Steering the shipping industry towards a carbon-free future

carbon-free shipping

The shipping industry plays an important part in sustaining and supporting the global economy. However, as vital as this industry is to the world, it is also responsible for up to three per cent of global carbon emissions, a major cause of global warming.
The International Council on Clean Transportation (ICCT) estimates that international shipping emitted 812 million tonnes of CO2 in 2015. With global seaborne trade expected to grow almost 4% a year between 2018 and 2023, shipping-related emissions are set to rise significantly, if left unchecked.
The urgent need to control carbon emissions in shipping has led the International Maritime Organization, consisting of 174 member states, to introduce strategies to reduce the industry’s greenhouse gas emissions by half by 2050.
This leaves the shipping industry with a challenging task to urgently consider measures that can bring about significant reductions in emissions. To achieve this goal, the shipping industry is exploring a range of viable options that are sustainable in the long run.
There have been some optimistic changes taking place in the industry. Companies such as Amazon are committing to make their operations carbon neutral. Japanese company Eco Marine Power is currently developing a system called the Aquarius MRE (Marine Renewable Energy) which will allow ships to be powered by harnessing the power provided by the wind and sun. There has also been an exponential growth in the use of electric ferries over short-distance shipping.
The way ahead for a carbon-free future
As of now, the shipping industry has formulated a series of methods and strategies which it hopes will enable it to bring about a significant reduction in carbon emissions. Some of these are described below:

1. Alternate Fuels

One of the key areas of research and development is in the use of alternative fuels and energy sources that are renewable and that emit considerably lower levels of CO2compared to heavy fuel oil that is now the most common fuel used to fire engines in ships. The alternative fuels include:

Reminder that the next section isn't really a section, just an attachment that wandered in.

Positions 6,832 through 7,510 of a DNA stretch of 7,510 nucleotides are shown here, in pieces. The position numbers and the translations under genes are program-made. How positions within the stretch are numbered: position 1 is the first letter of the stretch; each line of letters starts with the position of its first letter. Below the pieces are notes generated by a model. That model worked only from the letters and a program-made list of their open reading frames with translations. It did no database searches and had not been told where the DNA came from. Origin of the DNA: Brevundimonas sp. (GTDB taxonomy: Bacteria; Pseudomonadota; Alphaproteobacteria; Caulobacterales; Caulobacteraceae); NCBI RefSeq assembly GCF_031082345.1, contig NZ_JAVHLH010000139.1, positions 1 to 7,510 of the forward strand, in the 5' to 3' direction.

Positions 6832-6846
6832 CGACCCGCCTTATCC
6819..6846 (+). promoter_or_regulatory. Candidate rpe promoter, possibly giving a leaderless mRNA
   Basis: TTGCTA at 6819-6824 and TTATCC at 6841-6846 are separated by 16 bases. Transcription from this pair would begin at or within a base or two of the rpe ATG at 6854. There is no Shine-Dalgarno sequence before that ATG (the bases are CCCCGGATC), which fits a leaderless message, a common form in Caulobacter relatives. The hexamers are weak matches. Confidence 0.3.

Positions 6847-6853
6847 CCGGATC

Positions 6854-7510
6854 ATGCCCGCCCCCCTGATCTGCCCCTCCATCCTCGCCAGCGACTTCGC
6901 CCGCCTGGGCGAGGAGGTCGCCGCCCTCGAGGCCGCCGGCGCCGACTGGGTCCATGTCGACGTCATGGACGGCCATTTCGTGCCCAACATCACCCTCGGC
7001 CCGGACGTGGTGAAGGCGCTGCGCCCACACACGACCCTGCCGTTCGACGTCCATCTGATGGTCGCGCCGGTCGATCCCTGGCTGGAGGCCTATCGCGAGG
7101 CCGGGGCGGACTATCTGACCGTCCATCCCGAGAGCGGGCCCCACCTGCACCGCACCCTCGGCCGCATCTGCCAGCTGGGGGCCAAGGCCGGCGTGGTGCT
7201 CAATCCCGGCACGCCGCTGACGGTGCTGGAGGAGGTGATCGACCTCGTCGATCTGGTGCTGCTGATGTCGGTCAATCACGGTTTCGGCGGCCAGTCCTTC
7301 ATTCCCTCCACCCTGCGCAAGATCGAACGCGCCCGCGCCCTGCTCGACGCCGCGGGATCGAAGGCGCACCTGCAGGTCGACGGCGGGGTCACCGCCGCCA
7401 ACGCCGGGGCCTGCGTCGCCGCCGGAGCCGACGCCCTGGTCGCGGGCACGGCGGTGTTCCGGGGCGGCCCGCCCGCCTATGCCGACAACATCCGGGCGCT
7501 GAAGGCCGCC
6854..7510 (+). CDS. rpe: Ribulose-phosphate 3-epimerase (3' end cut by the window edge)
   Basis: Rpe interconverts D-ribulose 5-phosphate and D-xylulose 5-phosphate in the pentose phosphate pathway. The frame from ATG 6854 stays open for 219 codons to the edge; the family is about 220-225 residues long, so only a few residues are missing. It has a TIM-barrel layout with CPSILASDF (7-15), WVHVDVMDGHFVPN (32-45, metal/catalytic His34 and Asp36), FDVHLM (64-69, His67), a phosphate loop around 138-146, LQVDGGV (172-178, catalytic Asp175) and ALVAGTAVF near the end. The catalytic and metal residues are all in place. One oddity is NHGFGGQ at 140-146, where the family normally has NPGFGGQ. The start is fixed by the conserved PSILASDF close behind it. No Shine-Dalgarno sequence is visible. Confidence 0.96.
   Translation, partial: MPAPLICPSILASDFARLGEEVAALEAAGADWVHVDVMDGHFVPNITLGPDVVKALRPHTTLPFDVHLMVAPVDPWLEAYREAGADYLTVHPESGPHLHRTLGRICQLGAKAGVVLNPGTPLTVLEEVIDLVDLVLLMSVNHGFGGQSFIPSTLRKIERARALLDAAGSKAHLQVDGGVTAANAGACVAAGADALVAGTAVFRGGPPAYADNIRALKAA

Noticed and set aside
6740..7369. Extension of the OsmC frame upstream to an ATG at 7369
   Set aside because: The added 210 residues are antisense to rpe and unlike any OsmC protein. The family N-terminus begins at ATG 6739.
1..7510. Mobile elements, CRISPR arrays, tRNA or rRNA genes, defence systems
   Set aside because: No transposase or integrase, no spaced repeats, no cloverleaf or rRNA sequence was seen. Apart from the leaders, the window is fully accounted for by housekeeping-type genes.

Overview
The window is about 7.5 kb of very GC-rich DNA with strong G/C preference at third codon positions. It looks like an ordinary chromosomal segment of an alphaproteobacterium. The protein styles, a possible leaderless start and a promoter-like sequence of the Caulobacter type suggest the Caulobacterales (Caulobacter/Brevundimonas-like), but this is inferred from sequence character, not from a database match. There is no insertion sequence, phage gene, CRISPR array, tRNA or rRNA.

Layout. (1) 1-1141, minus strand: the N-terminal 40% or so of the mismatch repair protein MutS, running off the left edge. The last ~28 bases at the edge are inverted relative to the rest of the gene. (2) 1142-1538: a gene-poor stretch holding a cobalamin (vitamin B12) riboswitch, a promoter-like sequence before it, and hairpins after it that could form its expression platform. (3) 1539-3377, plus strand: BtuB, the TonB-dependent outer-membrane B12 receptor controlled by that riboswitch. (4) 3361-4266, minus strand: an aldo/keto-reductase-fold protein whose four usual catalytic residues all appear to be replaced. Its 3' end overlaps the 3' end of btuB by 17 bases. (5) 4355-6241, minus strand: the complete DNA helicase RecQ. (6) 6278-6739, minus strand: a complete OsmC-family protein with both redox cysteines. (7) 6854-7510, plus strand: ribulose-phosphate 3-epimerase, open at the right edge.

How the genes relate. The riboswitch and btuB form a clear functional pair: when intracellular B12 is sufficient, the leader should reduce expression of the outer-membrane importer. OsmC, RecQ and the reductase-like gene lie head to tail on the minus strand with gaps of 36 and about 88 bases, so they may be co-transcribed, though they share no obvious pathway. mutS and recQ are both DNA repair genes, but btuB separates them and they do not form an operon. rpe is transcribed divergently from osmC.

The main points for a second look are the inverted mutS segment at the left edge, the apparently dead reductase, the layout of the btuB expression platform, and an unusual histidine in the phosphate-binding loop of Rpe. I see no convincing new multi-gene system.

• Biofuels
  • Solar power
  • Batteries and fuel cells
  • Liquid hydrogen
  • Wind propulsion

2. Improving efficiencies in the operation of legacy engines presently being operated to run ships.
This is achieved by the following methods:

  • By retrofitting it with components that reduce fuel consumption
  • Changing the type of fuel used – distillate oils instead of heavy fuel oil
  • Completely replacing the legacy engines with new ones that can be fuelled by zero-carbon fuels

3. Improving the designs of ships being built to make it consume fewer fuels.
Improvements are achieved by the following:

  • Installing engines that are highly energy efficient
  • Improving the designs of the hulls to make it slender
  • Reducing friction by painting the hulls with low-friction coatings

4. Reducing the speed of the ships to ensure that it runs at speeds that are optimum for maximising fuel efficiency.

Going forward, governments and regulatory bodies are sure to mandate compliance with emission standards which the industry must comply with or attract taxes and penalties for non-compliance. It is imperative that the shipping industry implements immediate and long-term measures to reduce its carbon footprint and contribute to the efforts to combat global warming. These measures could have some negative effects on the industry like higher operating costs and longer sailing times. However, carbon-free shipping is the future that the industry must aspire for. All stakeholders in the industry shall work towards this goal.

We, at Alsi Oman is fully committed to ensuring compliance with all regulations and have implemented green protocols in our business operations towards reducing our carbon footprint and play our part in achieving the goal of carbon-free shipping.

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